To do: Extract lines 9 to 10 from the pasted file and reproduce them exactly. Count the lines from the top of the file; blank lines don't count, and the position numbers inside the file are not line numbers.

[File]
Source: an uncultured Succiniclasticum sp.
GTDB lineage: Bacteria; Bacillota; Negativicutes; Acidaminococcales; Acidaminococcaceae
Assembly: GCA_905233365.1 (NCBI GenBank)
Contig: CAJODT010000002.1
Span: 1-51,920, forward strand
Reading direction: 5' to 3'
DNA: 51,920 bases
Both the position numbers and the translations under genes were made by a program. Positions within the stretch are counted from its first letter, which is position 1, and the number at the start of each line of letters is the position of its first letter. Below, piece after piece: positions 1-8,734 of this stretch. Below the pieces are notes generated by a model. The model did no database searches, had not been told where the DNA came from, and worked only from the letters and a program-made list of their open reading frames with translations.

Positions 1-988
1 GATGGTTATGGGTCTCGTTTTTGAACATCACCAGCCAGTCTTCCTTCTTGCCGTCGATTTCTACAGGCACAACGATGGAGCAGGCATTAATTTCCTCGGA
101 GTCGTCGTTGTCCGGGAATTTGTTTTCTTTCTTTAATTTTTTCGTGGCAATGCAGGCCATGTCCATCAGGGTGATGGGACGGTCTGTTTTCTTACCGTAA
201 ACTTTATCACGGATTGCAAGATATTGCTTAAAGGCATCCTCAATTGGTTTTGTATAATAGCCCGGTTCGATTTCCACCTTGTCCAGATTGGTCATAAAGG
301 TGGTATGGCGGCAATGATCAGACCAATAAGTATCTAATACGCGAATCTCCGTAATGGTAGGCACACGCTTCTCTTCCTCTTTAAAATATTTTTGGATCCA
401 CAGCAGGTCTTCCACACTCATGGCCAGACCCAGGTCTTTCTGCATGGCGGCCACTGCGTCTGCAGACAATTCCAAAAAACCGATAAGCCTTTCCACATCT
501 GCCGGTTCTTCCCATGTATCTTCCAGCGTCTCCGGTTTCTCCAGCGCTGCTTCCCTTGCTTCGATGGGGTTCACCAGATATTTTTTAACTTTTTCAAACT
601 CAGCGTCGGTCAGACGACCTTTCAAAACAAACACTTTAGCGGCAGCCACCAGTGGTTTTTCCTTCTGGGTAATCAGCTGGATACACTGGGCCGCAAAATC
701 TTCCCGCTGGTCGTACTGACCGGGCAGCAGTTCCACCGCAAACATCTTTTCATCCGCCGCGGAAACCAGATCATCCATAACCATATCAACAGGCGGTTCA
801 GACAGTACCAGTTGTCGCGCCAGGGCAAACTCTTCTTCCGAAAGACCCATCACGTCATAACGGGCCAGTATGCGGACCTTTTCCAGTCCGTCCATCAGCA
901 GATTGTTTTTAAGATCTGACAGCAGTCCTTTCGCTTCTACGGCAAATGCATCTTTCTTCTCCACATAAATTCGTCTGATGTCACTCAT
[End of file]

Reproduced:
Positions 1-988
1 GATGGTTATGGGTCTCGTTTTTGAACATCACCAGCCAGTCTTCCTTCTTGCCGTCGATTTCTACAGGCACAACGATGGAGCAGGCATTAATTTCCTCGGA